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Give girls a voice and quality education

© UNICEF Mozambique/Emidio Machiana
Amina Marcelino, 15, lifts the Queen’s Baton at Heroes’ Square in Maputo.

Maputo, February 2014. Traveling across 70 countries in 288 days prior to the Commonwealth Games in Glasgow, the Queen’s Baton arrived in Mozambique in early February, with runners taking turns passing along the baton as it made its way through the country. One of the runners was a 15-year old girl named Amina Marcelino.

Amina looks like any other ordinary girl in Mozambique. But she is not. She is healthy, lives with both parents, attends the 11th grade, and enjoys going to school. Unlike many of her friends, getting married or having a baby is not part of her plans for now.  Sadly, Amina is a rare exception among a disturbing majority of girls in the country, for whom early marriage and motherhood wreck their chances of completing school.

It is estimated that half of girls in Mozambique are married before they turn 18, with nearly one in five of them married before 15, preventing them from attending school and living a normal teenage life. Approximately 1.2 million school-age children were not in school in 2012, more than half of them girls.

“In my neighbourhood, it is normal for girls in their early teens to be having babies or abortions, and dropping out of school to care for their children", says Amina. "I've seen it at my school too. And it's not because they want to. Many are unaware or are deceived and abused by older people."

Amina lives near one of the most dangerous neighbourhoods in Maputo, and is surrounded by poverty. Many youngsters her age are already engaging in unsafe sex, and have become less interested in school, life skills and sports.

Early on, Amina decided to take a different route, and has been an outspoken children’s advocate in her school. At the tender age of 10, she was elected into the Mozambican Children's Parliament, which is supported by UNICEF, where she has been active since. Through her example and voice she hopes to inspire other girls in advocating for children’s rights such as participation, access to quality education and a child-friendly environment.

Amina believes that the best way to strengthen girls’ self-esteem is to encourage them to participate in education and sports, as this builds the needed skills to become contributing members of society. She herself likes to play football.

"I am inspired by the values of sportsmanship, such as equality, honesty, mutual aid, respect for others, willpower and perseverance," says Amina.

When the Queen’s Baton arrived in Maputo on February 4, Amina was at the airport to welcome it, invited by UNICEF and the Ministry of Education. In Mozambique, UNICEF works to improve the quality of education, by training teachers, providing school materials, building toilets in schools that girls feel safe using, and helping integrate sports programmes in the curriculum, encouraging girls to participate in particular.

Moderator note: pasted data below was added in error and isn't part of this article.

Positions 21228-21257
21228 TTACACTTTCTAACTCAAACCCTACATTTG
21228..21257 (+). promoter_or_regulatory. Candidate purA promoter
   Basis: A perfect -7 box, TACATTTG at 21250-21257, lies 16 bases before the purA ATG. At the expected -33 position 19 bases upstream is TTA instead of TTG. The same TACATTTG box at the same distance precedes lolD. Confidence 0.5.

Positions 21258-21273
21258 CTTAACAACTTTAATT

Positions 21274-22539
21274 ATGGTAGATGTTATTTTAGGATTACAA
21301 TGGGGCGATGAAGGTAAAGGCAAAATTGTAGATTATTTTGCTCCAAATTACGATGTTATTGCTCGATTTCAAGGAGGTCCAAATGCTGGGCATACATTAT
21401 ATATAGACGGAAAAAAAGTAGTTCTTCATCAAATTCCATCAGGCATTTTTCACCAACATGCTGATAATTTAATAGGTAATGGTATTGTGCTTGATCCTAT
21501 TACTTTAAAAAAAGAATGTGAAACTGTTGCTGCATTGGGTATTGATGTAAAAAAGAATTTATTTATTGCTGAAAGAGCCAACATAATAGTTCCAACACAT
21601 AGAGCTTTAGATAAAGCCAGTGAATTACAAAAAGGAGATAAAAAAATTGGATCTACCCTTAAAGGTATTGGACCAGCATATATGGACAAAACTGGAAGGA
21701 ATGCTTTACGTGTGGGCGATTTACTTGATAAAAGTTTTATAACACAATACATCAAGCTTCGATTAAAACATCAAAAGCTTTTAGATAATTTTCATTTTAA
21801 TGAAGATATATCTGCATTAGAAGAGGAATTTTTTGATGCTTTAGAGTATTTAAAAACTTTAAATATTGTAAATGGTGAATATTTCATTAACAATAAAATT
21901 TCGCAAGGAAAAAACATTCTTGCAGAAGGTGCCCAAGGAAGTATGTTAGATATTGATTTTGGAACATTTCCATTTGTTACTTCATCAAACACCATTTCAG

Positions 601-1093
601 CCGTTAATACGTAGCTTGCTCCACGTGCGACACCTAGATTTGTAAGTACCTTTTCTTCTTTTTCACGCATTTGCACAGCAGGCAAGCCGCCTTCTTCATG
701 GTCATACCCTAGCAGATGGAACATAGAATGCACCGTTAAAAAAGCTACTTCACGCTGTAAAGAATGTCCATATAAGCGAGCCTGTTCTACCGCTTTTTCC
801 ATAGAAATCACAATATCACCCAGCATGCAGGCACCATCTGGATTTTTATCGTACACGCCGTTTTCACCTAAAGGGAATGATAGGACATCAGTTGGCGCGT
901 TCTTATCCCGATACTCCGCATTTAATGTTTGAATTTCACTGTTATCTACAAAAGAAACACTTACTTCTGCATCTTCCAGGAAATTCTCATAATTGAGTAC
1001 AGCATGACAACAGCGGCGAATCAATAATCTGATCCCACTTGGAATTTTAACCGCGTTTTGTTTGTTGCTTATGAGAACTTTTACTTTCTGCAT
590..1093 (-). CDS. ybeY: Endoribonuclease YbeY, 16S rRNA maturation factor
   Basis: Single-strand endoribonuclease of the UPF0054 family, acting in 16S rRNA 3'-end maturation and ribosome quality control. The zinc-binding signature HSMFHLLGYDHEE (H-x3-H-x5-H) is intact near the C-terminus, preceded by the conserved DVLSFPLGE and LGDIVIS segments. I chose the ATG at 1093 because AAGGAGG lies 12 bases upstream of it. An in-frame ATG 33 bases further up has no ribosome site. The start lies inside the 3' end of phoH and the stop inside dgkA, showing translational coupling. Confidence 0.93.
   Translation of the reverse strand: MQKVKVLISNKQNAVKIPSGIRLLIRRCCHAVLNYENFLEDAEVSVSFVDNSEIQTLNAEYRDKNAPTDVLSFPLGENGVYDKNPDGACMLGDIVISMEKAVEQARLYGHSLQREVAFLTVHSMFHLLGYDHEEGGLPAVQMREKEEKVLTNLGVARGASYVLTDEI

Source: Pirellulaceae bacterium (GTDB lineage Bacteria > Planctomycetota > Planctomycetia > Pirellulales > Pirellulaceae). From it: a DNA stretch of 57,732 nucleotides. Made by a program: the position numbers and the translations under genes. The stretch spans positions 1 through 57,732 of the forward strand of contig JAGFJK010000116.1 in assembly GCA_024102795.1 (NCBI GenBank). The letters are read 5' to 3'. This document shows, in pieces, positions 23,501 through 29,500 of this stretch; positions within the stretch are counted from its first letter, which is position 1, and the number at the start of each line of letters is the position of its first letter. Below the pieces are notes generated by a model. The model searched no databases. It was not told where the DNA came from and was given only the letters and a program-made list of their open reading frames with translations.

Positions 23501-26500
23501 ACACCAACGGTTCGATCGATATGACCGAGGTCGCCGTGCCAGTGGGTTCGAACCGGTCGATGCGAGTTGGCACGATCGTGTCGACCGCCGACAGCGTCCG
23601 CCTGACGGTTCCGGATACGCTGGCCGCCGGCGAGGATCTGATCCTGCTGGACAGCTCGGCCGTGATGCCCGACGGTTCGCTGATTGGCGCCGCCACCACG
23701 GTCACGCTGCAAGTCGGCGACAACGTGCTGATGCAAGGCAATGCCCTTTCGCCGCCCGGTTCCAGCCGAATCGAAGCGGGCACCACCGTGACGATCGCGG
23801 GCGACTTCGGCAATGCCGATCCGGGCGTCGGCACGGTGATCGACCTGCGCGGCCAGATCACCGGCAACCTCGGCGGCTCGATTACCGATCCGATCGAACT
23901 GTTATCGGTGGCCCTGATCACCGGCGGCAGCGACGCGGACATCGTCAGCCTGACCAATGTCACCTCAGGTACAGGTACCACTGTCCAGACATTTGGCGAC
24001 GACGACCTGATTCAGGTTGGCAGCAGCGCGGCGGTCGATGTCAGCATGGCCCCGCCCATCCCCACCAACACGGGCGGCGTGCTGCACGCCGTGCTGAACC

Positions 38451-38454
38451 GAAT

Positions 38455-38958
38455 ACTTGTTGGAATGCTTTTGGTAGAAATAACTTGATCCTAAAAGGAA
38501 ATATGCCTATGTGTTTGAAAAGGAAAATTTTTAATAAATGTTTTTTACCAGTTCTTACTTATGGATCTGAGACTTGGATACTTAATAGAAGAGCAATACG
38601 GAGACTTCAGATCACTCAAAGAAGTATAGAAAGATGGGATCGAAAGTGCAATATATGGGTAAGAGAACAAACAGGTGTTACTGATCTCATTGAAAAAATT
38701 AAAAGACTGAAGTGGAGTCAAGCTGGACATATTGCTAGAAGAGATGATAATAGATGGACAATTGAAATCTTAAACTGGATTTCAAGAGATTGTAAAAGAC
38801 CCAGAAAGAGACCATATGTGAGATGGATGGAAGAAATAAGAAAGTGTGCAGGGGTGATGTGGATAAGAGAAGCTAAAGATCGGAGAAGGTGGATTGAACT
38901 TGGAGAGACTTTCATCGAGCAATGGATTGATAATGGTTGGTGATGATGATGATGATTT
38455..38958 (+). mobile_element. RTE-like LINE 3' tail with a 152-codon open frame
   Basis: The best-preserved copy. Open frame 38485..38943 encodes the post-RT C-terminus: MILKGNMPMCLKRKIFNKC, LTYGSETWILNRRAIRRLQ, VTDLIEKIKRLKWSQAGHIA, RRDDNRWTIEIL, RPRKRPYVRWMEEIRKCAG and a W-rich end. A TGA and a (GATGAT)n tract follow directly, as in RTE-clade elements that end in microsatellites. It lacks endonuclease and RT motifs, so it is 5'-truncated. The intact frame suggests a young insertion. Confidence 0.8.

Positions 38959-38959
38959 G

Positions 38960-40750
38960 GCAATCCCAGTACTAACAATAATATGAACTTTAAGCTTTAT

© UNICEF Mozambique/Emidio Machiana
Both sporting UNICEF t-shirts that profess their support for girls’ right to learn and to play, Amina Marcelino exchanges words with UNICEF Representative Koen Vanormelingen, who listens attentively to the young braveheart.

Holding the Baton high on behalf of all Mozambican children, Amina and other young athletes circled Heroes’ Square and criss-crossed Maputo’s main avenues and streets, with this symbol of unity, sport and culture carried aloft for everyone to see. The first stop was the September 7 Primary School, where many other school children took turns holding the baton.

"I felt valued,” she says, recalling her emotions on that day. “I was carrying all Mozambican girls’ dreams and hopes.”
When the baton finally reached Maputo’s City Hall and was formally handed over to national officials, Amina addressed the assembled crowd, which included the Minister of Youth and Sports, the Mayor of Maputo City, the British High Commissioner, the UNICEF Representative, the President of the National Olympic Committee, and the press.

"My dream is to study sports, to increase my knowledge and become an adult armed with education and a healthy life. For my and other Mozambican girls’ dreams to become a reality, we need our parents, family and the whole society to provide us with the basic conditions so that all children, especially girls, attend school at the right age, and complete at least secondary education," said Amina to the large audience. "Let no one force girls to marry, get pregnant, or leave school, nor to subject them to abuse and violence."

Amina’s passionate words did not fall on deaf ears, with all who spoke after her repeating her words and emphasizing her message.

"Physical education is particularly important for girls, as it helps them stay in school and contribute to women’s literacy, one of the important factors for national development," said UNICEF Representative Koen Vanormelingen. "We would like to associate this event to Mozambique's efforts in improving access to quality of education, especially for girls".

For more information, please contact:

Patricia Nakell, UNICEF Mozambique,
Tel: +258 82 312 1820; Email:

Gabriel Pereira, UNICEF Mozambique,
Tel. (+258) 21 481 100; Email:





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